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iPad component costs adjusted, estimated to cost Apple $260


With the iPad now in users' hands and its internal components revealed, iSuppli has adjusted its estimated cost to Apple for the 16GB Wi-Fi model higher, to $259.60, due to more silicon than it had anticipated.

That's more than $40 higher than a preliminary estimate provided in February, soon after the iPad was revealed. But the total is also well below the $499 starting price for the 16GB Wi-Fi iPad.

According to BusinessWeek, that total skewed higher once iSuppli saw the components of the actual product, because the shipping iPad includes more silicon chips than it expected. One example: the iPad uses three chips for control of the touchscreen.

That screen is the most expensive component in the device, costing $95. That total is up from the $80 assumed in February's estimate. The custom-manufactured LCD 9.7-inch IPS screens have been supplied by LG, Samsung and Epson. The special design of the iPad reportedly makes its display twice as expensive as that of a typical netbook.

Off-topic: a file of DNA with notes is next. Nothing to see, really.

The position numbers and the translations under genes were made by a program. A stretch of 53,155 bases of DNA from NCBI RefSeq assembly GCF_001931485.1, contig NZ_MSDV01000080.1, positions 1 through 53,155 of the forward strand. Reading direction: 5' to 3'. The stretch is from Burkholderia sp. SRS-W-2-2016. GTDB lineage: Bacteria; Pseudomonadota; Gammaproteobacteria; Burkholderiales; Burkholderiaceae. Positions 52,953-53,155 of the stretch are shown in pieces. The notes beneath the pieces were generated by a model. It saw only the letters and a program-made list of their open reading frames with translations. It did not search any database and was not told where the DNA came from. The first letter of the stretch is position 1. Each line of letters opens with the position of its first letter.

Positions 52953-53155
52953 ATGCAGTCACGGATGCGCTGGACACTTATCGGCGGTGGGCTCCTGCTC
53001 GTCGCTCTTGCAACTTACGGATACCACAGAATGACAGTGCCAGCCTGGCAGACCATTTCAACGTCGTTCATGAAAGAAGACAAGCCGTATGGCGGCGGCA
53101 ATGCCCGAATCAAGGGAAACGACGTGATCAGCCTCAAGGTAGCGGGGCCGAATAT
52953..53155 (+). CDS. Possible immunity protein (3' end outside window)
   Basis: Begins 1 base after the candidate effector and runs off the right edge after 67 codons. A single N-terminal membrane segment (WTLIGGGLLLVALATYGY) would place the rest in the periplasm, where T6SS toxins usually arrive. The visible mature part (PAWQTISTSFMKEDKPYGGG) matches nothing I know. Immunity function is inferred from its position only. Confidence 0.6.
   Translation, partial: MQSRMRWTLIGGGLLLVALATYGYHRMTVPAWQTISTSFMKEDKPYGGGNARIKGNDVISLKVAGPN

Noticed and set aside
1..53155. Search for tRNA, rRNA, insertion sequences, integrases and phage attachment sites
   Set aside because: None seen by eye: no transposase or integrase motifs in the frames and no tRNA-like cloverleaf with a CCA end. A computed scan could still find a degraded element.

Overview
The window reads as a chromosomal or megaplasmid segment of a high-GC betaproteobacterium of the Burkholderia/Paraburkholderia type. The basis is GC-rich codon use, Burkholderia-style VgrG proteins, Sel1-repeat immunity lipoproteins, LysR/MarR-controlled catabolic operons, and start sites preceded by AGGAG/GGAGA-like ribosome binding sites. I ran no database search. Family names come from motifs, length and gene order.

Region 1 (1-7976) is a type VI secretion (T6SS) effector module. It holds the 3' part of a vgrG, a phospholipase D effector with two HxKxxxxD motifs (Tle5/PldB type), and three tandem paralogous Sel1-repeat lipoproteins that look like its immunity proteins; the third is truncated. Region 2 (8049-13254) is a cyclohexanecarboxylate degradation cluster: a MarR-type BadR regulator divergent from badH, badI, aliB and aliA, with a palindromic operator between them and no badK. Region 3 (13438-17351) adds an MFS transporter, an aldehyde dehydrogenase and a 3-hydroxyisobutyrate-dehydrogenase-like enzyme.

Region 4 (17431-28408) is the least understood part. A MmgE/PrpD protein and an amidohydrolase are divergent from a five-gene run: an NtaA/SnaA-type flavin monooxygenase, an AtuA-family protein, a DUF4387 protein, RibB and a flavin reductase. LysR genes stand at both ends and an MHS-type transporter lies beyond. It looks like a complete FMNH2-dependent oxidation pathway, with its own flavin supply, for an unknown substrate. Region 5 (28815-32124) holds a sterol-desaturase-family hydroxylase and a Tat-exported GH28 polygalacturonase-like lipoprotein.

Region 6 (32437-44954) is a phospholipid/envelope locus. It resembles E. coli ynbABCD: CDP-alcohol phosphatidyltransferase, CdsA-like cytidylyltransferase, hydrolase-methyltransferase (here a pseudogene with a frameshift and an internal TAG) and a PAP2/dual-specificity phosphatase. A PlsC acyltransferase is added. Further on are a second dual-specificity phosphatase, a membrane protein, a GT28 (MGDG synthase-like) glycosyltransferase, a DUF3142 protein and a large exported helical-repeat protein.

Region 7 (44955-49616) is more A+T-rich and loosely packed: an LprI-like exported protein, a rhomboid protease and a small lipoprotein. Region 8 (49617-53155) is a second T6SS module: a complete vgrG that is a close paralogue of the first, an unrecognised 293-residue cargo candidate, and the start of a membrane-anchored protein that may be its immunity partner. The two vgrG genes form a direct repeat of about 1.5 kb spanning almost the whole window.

Memory costs with the iPad amounted to $29.50 for the 16GB model, $59 for the 32GB model, and $118 for 64GB of storage. And the custom-built A4 processor is estimated to cost $26.80, up nearly $10 from the February projection of $17. And the rear case, machined from a single billet of aluminum, cost $10.50.

iSuppli estimated that the 32GB iPad, which sells for $599, includes $289.10 in materials, while the $699, top-of-the-line 64GB Wi-Fi iPad carries a cost of $348.10.

iSuppli principal analyst Andrew Rassweiler said that more than 40 percent of the costs of the iPad are associated to powering the touchscreen display and components of the user interface.

In February it was alleged that Apple could lower the price of the iPad if initial sales are not as strong as the company hopes. That information was revealed this week after executives from the Cupertino, Calif., company allegedly told one analyst. Management reportedly said it "will remain nimble" in pricing the iPad.

But with opening day sales of more than 300,000, exceeding the first-generation iPhone, Apple likely is not looking to reduce the price of the iPad. The 3G version of the hardware, which offers wireless connectivity through a cellular data subscription and carries a $130 premium, is set to arrive later this month.